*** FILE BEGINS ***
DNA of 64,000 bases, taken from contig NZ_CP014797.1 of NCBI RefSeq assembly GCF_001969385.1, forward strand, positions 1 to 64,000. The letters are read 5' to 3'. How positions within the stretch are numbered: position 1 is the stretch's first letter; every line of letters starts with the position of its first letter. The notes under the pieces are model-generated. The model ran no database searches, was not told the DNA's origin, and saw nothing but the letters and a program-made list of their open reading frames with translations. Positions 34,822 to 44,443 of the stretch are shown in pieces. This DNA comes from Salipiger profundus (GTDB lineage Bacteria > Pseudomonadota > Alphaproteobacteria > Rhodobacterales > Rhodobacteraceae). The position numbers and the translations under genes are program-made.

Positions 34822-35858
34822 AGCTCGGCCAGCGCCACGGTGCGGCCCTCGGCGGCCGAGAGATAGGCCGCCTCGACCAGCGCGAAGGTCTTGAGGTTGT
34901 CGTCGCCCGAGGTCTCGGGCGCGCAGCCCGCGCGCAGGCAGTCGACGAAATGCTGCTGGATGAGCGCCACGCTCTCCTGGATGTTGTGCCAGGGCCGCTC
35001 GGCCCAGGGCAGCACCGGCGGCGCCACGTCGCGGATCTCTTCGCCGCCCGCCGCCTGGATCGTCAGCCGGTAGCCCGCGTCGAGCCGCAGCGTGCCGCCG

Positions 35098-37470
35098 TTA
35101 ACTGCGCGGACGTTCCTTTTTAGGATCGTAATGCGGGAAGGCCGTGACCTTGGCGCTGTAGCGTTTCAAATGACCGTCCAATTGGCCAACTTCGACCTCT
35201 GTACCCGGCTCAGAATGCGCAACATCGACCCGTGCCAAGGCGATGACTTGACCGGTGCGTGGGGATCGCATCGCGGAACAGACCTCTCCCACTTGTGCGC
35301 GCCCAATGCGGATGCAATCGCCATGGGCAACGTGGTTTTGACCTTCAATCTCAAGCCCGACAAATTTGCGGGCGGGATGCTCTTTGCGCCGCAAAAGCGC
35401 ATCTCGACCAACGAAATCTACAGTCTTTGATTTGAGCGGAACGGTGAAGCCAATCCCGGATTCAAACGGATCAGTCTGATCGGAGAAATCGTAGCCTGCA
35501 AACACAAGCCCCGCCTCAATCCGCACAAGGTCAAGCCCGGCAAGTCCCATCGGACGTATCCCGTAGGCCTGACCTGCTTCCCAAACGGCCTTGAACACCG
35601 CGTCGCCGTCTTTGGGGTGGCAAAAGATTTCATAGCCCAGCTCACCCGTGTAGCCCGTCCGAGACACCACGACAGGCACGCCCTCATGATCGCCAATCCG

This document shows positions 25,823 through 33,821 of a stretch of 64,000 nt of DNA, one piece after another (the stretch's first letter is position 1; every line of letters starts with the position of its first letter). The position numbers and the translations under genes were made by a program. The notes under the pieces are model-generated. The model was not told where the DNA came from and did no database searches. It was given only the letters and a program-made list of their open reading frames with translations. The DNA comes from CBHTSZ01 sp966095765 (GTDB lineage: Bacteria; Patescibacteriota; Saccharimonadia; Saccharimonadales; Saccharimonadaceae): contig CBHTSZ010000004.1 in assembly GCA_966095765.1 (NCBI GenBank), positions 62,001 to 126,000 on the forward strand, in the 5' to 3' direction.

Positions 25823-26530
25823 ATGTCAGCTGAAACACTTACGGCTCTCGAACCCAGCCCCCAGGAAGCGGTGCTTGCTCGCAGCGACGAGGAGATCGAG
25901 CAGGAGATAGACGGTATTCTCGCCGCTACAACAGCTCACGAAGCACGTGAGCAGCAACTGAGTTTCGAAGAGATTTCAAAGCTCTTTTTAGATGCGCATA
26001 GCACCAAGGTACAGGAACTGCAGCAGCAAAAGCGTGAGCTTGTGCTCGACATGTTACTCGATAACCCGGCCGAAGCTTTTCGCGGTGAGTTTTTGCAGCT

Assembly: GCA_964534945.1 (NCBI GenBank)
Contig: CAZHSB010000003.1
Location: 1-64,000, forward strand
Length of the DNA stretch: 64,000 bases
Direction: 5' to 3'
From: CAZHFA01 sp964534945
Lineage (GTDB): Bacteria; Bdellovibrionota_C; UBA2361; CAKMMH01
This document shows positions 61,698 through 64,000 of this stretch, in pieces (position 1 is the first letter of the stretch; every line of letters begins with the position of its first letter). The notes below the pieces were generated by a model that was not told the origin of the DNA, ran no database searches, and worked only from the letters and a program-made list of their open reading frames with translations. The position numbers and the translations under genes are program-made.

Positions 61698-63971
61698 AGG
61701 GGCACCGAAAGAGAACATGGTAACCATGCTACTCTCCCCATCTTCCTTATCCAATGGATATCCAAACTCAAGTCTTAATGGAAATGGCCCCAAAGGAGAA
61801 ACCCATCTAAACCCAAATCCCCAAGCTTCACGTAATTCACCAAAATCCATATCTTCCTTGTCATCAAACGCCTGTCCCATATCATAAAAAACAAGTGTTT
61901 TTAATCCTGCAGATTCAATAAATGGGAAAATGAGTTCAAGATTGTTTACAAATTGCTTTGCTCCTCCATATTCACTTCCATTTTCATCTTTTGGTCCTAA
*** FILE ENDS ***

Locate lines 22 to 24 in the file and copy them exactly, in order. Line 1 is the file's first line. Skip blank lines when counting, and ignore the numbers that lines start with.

Length of the DNA stretch: 64,000 bases
Direction: 5' to 3'
From: CAZHFA01 sp964534945